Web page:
Toronto’s new bike lanes which were created to help people get around in the COVID-19 era have reduced injuries and saved lives, a report has found.
The research which was published by Ryerson University’s City Building Institute and led by associate professor Anne Harris studied the effects of the 15 km of infrastructure along Bloor Danforth.
The report revealed that fully separated cycling lanes facilitating mobility could reduce the number of injuries along Bloor-Danforth by 89 per cent. Painted bike lanes with no parked cars would reduce them by 46 per cent.
“This could mean 153 to 182 fewer serious injuries over the next decade, depending on ridership,” the report reads.
The availability of safer cycling infrastructure throughout the COVID-19 pandemic may also result in a "safety in numbers" effect. This would attract higher cycling volumes and prevent even more injuries, especially as bike ridership has gone up since the beginning of pandemic.
Conversely, the report also found that removing the temporary cycling infrastructure could have a "bait and switch” effect which would lead to more injuries.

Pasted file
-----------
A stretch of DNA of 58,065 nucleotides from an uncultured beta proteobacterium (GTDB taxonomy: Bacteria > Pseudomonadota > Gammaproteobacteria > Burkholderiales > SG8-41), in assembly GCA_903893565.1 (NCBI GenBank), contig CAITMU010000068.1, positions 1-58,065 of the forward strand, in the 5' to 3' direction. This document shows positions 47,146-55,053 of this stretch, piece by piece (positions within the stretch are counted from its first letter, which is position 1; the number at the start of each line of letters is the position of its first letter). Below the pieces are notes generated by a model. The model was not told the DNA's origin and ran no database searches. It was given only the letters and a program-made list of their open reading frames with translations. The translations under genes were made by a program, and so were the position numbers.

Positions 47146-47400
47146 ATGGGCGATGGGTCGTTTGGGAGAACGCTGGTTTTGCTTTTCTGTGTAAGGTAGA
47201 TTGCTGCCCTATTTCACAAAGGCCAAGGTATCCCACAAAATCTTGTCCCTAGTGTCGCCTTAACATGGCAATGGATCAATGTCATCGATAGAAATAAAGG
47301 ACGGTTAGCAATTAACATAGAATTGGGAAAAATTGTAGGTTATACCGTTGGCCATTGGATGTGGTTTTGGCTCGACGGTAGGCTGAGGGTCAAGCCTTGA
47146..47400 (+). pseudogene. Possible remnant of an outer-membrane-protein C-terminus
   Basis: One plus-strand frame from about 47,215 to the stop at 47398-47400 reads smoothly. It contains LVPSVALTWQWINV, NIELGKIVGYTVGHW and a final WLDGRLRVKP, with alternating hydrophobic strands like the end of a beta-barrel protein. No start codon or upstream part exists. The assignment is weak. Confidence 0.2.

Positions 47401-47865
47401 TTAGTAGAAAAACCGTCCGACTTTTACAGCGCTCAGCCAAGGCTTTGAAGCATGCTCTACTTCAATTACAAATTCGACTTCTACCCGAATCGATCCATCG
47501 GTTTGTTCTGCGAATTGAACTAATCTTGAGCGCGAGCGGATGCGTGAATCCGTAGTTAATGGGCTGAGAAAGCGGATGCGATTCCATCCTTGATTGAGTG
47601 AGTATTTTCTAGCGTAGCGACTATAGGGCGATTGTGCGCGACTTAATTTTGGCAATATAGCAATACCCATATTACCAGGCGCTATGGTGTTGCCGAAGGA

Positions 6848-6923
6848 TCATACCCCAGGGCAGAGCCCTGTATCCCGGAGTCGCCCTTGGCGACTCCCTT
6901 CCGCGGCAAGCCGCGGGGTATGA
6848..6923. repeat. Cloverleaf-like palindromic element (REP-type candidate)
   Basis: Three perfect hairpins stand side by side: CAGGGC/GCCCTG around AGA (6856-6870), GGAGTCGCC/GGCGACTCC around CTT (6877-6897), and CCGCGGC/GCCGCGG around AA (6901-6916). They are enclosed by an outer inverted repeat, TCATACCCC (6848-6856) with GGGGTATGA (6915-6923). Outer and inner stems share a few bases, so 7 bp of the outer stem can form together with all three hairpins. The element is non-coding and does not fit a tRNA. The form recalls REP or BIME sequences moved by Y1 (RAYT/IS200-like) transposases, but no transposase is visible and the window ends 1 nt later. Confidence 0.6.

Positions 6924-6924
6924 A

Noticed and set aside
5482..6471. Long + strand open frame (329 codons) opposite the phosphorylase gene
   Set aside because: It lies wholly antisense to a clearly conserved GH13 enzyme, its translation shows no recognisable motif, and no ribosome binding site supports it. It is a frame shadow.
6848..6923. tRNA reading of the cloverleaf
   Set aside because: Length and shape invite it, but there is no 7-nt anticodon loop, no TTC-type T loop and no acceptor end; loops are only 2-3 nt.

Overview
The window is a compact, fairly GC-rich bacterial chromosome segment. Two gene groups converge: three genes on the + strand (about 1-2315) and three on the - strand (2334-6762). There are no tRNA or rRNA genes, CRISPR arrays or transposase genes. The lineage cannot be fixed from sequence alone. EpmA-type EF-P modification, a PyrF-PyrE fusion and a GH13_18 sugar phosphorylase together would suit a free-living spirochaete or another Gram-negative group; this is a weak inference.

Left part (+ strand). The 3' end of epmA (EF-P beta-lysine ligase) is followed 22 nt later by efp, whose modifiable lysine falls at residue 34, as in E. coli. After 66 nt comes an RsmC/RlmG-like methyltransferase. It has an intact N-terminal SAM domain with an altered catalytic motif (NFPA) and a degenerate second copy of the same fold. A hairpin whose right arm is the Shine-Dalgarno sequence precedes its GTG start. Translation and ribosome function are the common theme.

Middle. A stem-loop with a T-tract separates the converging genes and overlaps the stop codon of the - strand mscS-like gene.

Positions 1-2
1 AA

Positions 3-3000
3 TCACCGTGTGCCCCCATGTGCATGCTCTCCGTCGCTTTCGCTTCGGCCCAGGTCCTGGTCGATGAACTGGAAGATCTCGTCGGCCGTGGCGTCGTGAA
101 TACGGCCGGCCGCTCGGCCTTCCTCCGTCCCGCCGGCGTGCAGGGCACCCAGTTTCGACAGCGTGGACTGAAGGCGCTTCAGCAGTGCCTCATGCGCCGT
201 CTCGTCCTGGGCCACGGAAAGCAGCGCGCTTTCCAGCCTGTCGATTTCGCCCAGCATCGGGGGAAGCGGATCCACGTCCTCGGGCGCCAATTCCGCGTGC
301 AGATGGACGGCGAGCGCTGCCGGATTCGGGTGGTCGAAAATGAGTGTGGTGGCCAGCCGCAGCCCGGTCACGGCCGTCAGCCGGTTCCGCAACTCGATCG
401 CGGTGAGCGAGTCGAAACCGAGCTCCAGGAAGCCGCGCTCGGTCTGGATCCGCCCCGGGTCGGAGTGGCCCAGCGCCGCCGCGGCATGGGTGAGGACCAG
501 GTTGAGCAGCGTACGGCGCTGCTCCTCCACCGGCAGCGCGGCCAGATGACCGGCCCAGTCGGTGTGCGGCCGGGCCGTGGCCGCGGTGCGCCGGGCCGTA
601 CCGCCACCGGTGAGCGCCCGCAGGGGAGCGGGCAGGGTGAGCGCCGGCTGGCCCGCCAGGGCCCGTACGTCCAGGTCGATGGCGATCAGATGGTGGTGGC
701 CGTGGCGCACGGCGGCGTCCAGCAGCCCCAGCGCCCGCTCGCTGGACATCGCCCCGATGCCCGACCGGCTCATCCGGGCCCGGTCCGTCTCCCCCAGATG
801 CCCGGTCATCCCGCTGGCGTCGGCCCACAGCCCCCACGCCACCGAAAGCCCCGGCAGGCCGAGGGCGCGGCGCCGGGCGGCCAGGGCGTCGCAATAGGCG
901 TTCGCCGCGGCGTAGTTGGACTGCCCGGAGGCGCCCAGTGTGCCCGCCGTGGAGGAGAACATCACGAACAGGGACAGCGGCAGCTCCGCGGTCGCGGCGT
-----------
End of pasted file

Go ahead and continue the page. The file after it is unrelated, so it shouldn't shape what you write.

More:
“The temporary infrastructure attracts new users to the route, but when this protection is removed, the number of injuries could increase from pre-implementation levels,” according to the report.
Including the lanes on Bloor Danforth, the city has installed up to 40 km of new temporary lanes. Earlier this summer, bike shops which have remained essential services throughout the pandemic, have reported a surge in demands.
In May, the city launched ActiveTO to efficiently create more space for bikers and pedestrians to get around safely.
"ActiveTO, as we're calling the plan, is about making sure that people have space to get outside, have space to get around, while respecting physical distancing," Mayor John Tory previously said.
On Sept. 14, Tory announced that ActiveTO along with CafeTO and CurbTO — two other initiatives started to help members of the public and local businesses adapt to life amid the global health crisis — will be extended to summer 2021.
by Raneem Alozzi via blogTO